A higher rate of return, whilst it may be more volatile in the short term, will potentially allow you to spend more in the long run as your investments go further. 

It’s also important to consider how much cash you hold in retirement. It is definitely a good idea to keep some cash and have access to an emergency fund. But keeping too much in cash will lower your overall returns. So, you may need to consider investing more of your money to help it last longer. 

The final major change you make to improve your chances of early retirement is your withdrawal strategy.  

Taking money out of different accounts at different times and making the most of the tax-free allowances available to you can ensure you keep more of your money. Which means you then have more to spend. 

For example, if you are planning for early retirement, this probably means you will be retiring before you reach State Pension age. If you have no other income at this point you can make ‘taxable’ withdrawals from your pension up to the Personal Allowance (currently £12,570 at the time of writing) and not actually pay any tax on it. Even if you don’t need this money and are living off other savings you can still recycle these withdrawals into an ISA.  

Other examples could include making use of Dividend and Capital Gains Tax allowances. Double the opportunity if you are a couple as you have two sets of allowances to use. 

Although difficult to do without specialised financial planning software, it is important that you stress test your withdrawal strategy in retirement using realistic investment returns.  

In most basic plans you will use the same linear annual return for every year of the plan to reflect average returns. However, we all know the market doesn’t go up in a straight line. Some years stock prices can rise and fall significantly. If you are unlucky and live through poor market returns during the early part of your retirement it will have a big impact on your long-term financial plan.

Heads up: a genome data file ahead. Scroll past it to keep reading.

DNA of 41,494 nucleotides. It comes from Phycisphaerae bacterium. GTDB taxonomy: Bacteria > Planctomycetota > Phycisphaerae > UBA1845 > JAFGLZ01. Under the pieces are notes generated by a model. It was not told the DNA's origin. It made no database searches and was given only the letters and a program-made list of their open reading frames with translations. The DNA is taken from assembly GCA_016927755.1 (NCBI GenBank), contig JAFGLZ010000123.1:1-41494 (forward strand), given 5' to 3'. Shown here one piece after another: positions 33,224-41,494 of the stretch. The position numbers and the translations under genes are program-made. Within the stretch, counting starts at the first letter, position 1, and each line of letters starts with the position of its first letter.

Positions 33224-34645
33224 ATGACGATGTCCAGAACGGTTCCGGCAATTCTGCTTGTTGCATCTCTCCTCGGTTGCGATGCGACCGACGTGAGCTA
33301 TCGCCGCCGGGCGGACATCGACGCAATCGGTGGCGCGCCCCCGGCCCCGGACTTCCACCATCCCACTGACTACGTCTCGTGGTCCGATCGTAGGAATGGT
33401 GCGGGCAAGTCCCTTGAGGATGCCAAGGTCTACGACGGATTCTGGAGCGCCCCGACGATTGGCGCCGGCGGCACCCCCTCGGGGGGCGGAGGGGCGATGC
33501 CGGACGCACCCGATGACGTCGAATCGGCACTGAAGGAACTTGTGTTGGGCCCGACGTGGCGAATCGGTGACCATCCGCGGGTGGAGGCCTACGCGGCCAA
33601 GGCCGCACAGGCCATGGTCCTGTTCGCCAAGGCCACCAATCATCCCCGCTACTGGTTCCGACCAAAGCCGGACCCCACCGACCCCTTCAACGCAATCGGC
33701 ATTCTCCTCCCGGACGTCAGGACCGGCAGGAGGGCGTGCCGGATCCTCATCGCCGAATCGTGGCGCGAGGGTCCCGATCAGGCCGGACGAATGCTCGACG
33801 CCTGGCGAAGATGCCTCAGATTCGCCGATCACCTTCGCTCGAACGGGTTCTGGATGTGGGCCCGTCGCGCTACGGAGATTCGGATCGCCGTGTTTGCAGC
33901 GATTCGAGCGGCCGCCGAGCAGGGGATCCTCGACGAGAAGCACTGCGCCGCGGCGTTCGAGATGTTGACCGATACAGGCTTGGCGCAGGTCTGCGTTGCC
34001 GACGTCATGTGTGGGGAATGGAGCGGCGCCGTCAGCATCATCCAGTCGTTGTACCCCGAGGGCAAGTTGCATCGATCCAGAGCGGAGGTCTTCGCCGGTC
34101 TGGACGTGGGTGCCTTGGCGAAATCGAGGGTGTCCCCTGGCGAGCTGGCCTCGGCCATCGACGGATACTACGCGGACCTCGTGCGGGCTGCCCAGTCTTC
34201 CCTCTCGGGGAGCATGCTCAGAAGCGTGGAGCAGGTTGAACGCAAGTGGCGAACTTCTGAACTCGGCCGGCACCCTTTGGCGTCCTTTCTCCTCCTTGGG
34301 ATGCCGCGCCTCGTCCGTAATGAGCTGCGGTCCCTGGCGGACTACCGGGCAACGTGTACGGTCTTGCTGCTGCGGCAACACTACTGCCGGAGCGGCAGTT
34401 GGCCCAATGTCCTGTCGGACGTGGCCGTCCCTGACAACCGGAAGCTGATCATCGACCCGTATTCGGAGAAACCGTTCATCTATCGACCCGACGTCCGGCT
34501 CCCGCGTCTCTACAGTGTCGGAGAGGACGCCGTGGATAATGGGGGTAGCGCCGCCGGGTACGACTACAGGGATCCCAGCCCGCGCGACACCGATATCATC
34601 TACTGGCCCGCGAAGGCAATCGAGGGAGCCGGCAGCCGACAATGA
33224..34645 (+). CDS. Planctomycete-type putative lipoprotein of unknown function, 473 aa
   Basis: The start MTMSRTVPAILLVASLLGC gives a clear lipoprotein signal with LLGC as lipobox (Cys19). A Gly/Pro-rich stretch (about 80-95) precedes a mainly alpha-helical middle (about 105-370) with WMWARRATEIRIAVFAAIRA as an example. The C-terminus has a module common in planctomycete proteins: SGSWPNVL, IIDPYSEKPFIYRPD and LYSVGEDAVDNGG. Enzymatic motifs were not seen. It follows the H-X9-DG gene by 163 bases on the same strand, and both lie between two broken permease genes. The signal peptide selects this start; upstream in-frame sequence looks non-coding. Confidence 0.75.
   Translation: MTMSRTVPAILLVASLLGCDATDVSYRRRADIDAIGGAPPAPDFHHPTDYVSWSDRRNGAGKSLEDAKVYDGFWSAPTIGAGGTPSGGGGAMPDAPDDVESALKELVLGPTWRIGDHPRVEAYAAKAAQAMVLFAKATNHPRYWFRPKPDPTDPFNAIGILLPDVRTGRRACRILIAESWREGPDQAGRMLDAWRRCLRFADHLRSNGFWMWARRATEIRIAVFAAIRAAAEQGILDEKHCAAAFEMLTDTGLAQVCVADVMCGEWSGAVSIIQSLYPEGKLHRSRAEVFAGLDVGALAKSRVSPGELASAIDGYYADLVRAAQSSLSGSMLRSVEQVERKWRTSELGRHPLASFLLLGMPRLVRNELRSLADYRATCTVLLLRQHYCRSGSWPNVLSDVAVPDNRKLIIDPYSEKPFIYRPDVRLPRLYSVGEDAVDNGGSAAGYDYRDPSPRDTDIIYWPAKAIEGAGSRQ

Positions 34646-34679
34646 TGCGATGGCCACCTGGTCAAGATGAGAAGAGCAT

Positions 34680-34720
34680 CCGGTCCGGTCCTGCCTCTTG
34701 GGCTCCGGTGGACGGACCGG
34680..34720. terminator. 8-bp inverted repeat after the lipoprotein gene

So, you need to model different return periods onto your withdrawal strategy.  

At the end of the day early retirement is achievable for most people with a few tweaks. You just need to decide what’s most important to you. 

Contained within this article should be a video where I walk through a live early retirement planning scenario which goes through all I have discussed in this article. 

Happy planning! 

If you would like to stress test your retirement plans or even to get a plan in place then please get in touch for a free no obligation 15-minute call. We would be happy to review your position, explain where you stand and what you need to do to get the outcome you desire. We have created hundreds of happy and protected retirements over the years. This could be you too.  

Risk warning:

Stock market linked investments and any income from them, can fall as well as rise and is not guaranteed. Any figures quoted are for illustrative purposes and should not be taken as a forecast or guarantee. Past performance should not be seen as an indication of future returns and clients may get back less than they have invested.